‘You buy something you made’: String of DYI shops open in Valley, helping people make signs, pottery, paintings and more

  • Examples of projects hang on the wall at Hammer and Stain Western Mass, a do-it-yourself workshop in Amherst. STAFF PHOTO/JERREY ROBERTS

  • Laura Snyder, of Palmer, paints a cut-out of a rabbit as she makes a welcome sign at Hammer and Stain Western Mass, a do-it-yourself workshop in Amherst, Tuesday, June 25, 2019. —STAFF PHOTO/JERREY ROBERTS

  • Laurie Kamins, second from right, who is the owner of Hammer and Stain Western Mass, tends to a class at the do-it-yourself workshop in Amherst, Tuesday, June 25, as they make welcome signs. STAFF PHOTO/JERREY ROBERTS

  • Laurie Kamins, left, who is the owner of Hammer and Stain Western Mass, makes suggestions to Laura Snyder, of Palmer, as she makes a welcome sign at the do-it-yourself workshop in Amherst, Tuesday, June 25, 2019. —STAFF PHOTO/JERREY ROBERTS

  • Hammer and Stain Western Mass, 35 Montague Road in Amherst. —STAFF PHOTO/JERREY ROBERTS

  • Katie Sanville, top, of Monson, paints a cut-out of a snowflake as Laura Snyder, of Palmer, paints a heart at Hammer and Stain Western Mass, a do-it-yourself workshop in Amherst, Tuesday, June 25, 2019. The cut-outs are for a welcome sign they made. —STAFF PHOTO/JERREY ROBERTS

  • Laurie Kamins, left, the owner of Hammer and Stain Western Mass, makes suggestions to Laura Snyder of Palmer as she makes a welcome sign. STAFF PHOTO/JERREY ROBERTS

  • Katie Sanville, of Monson, paints a cut-out of a snowflake at Hammer and Stain Western Mass, a do-it-yourself workshop in Amherst, Tuesday, June 25, 2019. The cut-out is for a welcome sign she made. —STAFF PHOTO/JERREY ROBERTS

  • Bonnie Kokosa, left, and Kathy Austin, both of Belchertown, paint cut-outs that became part of a welcome sign they made at Hammer and Stain Western Mass, a do-it-yourself workshop in Amherst. STAFF PHOTO/JERREY ROBERTS

  • Karla and Dave Pratt hold examples of projects customers can make at Board and Brush, a do-it-yourself workshop they plan to open in September at 19 College St. in The Village Commons in South Hadley. STAFF PHOTO/JERREY ROBERTS

Staff Writer
Published: 7/7/2019 10:04:09 PM

AMHERST — Debbie Cole often envisions creative projects in her head, but finds that she struggles to shape these concepts into reality on her own. Laurie Kamins, meanwhile, has worked with crafts throughout her life and comes from an artistic family.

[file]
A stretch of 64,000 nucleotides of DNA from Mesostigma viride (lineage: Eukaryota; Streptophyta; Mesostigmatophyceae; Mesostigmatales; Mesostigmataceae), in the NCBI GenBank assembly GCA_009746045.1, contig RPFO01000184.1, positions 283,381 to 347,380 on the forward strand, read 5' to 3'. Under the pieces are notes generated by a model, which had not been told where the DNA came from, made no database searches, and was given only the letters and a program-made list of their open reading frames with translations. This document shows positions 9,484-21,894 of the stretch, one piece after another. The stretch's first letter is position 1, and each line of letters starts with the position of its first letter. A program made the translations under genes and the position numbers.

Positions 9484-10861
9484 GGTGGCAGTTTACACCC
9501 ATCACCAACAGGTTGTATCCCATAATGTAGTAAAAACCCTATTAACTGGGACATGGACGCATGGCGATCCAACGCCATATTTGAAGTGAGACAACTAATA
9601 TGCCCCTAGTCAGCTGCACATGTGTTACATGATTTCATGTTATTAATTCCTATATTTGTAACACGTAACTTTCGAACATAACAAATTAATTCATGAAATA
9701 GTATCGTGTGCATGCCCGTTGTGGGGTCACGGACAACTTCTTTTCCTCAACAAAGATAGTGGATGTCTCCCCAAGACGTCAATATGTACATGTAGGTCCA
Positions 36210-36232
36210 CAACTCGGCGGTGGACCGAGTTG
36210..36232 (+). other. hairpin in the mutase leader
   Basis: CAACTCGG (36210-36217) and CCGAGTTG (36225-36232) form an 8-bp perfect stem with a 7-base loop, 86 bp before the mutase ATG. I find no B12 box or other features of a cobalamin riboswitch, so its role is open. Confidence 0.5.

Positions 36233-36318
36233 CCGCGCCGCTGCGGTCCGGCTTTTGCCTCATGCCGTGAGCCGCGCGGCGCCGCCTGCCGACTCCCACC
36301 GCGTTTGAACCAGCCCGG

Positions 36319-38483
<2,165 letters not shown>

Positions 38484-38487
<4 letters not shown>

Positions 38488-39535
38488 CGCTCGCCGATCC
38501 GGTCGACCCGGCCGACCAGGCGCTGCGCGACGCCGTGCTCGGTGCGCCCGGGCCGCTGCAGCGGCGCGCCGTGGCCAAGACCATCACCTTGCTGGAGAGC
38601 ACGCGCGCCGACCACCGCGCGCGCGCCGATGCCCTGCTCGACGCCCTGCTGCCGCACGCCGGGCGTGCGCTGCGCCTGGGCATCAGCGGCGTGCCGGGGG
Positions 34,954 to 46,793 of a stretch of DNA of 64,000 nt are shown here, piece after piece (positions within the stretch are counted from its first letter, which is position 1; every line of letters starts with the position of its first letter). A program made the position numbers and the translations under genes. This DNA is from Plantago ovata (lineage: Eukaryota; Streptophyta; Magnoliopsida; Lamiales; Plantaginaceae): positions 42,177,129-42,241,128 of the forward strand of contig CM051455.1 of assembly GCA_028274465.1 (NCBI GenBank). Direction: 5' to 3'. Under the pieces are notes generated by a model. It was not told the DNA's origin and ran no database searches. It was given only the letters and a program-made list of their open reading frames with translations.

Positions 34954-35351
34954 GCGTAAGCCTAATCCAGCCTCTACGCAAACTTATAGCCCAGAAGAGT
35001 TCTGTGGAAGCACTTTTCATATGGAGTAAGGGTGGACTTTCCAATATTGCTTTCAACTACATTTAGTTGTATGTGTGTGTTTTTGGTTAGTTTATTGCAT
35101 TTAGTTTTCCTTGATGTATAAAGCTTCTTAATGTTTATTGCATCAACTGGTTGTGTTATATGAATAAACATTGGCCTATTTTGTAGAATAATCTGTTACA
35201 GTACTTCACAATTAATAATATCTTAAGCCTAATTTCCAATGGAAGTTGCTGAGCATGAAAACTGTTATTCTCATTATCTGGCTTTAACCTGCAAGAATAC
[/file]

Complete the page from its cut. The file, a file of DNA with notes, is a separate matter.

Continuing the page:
Despite Cole’s insistence that she is “not a creative person at all,” the Belchertown resident has created a number of decorative wooden signs and paintings with the right guidance. Much of this instruction has come from Kamins, a fellow Belchertown inhabitant and owner of Hammer & Stain Western Mass workshop studio.

Hammer & Stain Western Mass — an independently owned Amherst location of a national chain — opened at 35 Montague Road in March, and is part of a wave of businesses offering a range of “do it yourself” workshops where customers create paintings, signage, pottery or other crafts with an instructor on hand for guidance. Oftentimes, the workshops are BYOB or sell drinks on location.

“I have all these great ideas in my head of projects I would like to do,” said Cole, who has attended about a dozen studio sessions, “but for me to know how to start them and how to do them myself, that’s not me. So to go somewhere where someone shows you step-by-step from start to finish, it’s great.”

Workshops at Hammer & Stain start at around $25 and vary based on the project. 

Hammer & Stain isn’t the only DIY business to set up shop in the Valley; in South Hadley, wife and husband team Karla and David Pratt are in the process of opening a Board & Brush Creative Studio, which also specializes in decorative signs. The studio is expected to open at 19 College St. in The Village Commons in September.

And in Easthampton, Jena McNerny, an art teacher at the MacDuffie School, is set to open a DIY pottery and painting business, Level Studio Arts, at the Paragon Arts & Industry Building within the week.

Creativity with guidance

For some patrons, such as Cole, DIY businesses offer a connection between experienced artists and those not as comfortable working with crafts.